Ann Arbor’s controversial pedestrian ordinance that some members of the community have attributed to several recent car accidents may soon be amended.

At the Ann Arbor City Council meeting last night, Council members Sabra Briere (D–Ward 1), Margie Teall (D–Ward 4) and Christopher Taylor (D–Ward 3) introduced a resolution to amend the city’s current pedestrian ordinance that was passed in July 2010.

The current ordinance requires that drivers stop for any pedestrian “approaching” a crosswalk, when no traffic signal is present. The proposed amendment would refine the ordinance to require that drivers stop if a pedestrian is “stopped at the curb or ramp leading to the cross walk” or in the crosswalk as already noted in the ordinance. The amendment also proposes some minor changes to a section of the ordinance that defines when a pedestrian may be impeding traffic.

The amended ordinance passed on first reading. Following a subsequent work session and a vote after a second reading, the ordinance might become law.

Taylor said many of his constituents have expressed concern that Ann Arbor is not pedestrian-friendly, and the amendment addresses those concerns.

“I believe that it advances public safety by providing pedestrians with the right of way without obligating them to enter the crosswalk, but it also provides drivers with much-needed clarity as to when they’re obligated to stop for pedestrians,” Taylor said.

Council member Carsten Hohnke (D–Ward 5) noted that the original ordinance was drafted as a result of a two-year research project and public input. He advised the council to be careful when altering the law.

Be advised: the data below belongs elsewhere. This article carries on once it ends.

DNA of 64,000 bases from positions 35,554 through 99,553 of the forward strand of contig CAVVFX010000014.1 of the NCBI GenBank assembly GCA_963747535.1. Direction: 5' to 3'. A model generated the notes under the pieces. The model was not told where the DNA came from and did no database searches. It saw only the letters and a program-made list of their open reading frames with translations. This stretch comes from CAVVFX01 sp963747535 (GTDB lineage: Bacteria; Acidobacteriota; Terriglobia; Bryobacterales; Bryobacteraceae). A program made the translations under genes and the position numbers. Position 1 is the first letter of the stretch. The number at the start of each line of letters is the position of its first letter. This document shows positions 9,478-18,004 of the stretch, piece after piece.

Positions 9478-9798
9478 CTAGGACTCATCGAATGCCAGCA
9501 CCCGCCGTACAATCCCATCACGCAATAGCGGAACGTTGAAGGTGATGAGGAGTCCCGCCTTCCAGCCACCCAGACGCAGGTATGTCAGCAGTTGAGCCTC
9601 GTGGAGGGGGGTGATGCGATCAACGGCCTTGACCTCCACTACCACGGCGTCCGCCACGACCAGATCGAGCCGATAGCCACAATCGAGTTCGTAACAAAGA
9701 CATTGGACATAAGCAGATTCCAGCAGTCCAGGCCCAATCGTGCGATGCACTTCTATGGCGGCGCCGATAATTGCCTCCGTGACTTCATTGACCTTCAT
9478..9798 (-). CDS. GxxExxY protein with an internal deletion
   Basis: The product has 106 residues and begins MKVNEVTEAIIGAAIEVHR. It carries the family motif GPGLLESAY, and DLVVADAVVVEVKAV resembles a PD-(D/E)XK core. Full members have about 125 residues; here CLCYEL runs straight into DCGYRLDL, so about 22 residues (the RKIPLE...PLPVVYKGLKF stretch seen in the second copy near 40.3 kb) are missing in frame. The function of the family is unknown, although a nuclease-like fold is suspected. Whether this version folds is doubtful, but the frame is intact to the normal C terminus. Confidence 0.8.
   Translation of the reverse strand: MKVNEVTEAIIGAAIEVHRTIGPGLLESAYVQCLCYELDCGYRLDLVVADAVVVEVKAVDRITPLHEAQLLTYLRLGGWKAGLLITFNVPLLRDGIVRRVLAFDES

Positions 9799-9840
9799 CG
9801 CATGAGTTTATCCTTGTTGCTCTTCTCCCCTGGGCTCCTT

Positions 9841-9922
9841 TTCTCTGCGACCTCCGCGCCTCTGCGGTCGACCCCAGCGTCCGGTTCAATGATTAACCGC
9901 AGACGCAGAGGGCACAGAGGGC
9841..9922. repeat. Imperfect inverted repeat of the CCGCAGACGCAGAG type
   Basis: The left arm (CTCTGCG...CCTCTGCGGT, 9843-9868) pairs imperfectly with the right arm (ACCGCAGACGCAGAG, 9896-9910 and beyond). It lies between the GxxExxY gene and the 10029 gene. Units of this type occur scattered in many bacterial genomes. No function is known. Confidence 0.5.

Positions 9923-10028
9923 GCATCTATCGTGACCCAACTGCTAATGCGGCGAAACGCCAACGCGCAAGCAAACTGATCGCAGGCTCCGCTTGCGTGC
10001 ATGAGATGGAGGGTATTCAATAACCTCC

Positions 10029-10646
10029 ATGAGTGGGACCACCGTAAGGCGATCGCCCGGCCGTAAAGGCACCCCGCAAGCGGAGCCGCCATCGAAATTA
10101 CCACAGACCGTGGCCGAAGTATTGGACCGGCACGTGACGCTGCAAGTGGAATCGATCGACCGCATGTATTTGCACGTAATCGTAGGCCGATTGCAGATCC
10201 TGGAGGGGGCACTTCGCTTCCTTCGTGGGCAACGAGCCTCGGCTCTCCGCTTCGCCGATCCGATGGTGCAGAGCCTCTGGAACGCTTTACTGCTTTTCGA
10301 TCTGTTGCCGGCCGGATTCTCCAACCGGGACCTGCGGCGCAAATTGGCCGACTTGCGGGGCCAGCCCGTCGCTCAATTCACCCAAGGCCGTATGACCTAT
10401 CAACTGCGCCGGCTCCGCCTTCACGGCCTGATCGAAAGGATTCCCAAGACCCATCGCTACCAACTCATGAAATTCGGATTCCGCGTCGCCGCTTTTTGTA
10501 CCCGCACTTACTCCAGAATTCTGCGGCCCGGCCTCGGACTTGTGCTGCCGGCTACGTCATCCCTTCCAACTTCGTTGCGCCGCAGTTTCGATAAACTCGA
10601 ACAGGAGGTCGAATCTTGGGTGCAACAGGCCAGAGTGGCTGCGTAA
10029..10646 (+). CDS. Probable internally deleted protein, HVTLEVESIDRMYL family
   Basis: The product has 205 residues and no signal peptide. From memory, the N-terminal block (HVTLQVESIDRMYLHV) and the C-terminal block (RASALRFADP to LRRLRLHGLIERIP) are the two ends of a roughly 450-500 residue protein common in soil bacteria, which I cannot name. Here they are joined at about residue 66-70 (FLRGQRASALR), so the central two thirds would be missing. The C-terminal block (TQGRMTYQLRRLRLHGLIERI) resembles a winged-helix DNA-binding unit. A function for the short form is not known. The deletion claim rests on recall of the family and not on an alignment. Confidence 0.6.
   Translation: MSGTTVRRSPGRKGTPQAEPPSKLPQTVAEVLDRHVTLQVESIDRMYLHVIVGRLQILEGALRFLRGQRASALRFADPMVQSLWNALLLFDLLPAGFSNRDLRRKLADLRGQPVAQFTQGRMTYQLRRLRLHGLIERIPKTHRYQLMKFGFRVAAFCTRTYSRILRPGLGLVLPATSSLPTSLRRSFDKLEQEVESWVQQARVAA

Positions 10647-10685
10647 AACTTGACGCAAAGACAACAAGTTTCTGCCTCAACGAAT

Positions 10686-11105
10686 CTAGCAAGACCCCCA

“It’s useful to make sure that we keep in mind what we’re trying to accomplish here, which is … to ensure the safety of pedestrians,” Hohnke said, adding that pedestrians should not be asked to risk “life and limb” to use a crosswalk.

Hohnke said he wasn’t sure if the amendment addresses citizens’ concerns. He said he wants to leave the text of the ordinance unchanged.

“I’m much more confident in the language we earlier had, and it’s not clear to me that this addresses any particular challenge that we have,” Hohnke said. “We’re simply shifting the burden of discretion to the weaker party to which the heavier machines should be yielding.”

Ann Arbor Mayor John Hieftje said he believes the amendment offers clarification of the ordinance.

“We may have thought that ‘approaching’ was a term that had been used in other places and was working well,” Hieftje said. “Obviously not everyone considered it that same way.”

He added that input from community members has been particularly helpful to determine how to alter the ordinance.

While answering questions from council members last night, Ann Arbor Police Chief Barnett Jones noted that from Sept. 18 to Nov. 1 about 30 accidents in Ann Arbor involved pedestrians or bicyclists using a crosswalk. Though many residents have attributed several rear-end accidents to drivers’ confusion regarding the ordinance, Jones said pedestrians are not at fault for such collisions.

In the public commentary section of the meeting, Architecture and Urban Planning graduate student Joel Batterman, vice chair of the Washtenaw Bicycling and Walking Coalition, praised the current pedestrian ordinance.

“The ordinance is working,” Batterman said. “A few months of education and enforcement will dramatically increase the proportion of folks stopping for pedestrians on our streets.”

Batterman, also a Michigan Daily columnist, said local media outlets have attributed rear-end crashes on Plymouth Road near North Campus directly to the ordinance. He noted, however, that pedestrian safety has been a long-standing problem. He referred to an accident in 2003 in which two University students were killed when they were hit by a pickup truck while attempting to cross the five-lane thoroughfare.

Batterman said while he believes the ordinance will protect pedestrians’ rights, drivers will need to embrace the changes for the ordinance to be effective.

“What’s been needed on Plymouth for years is greater awareness and better facilities,” Batterman said. “Not backpedaling on our commitment to pedestrian safety.”’

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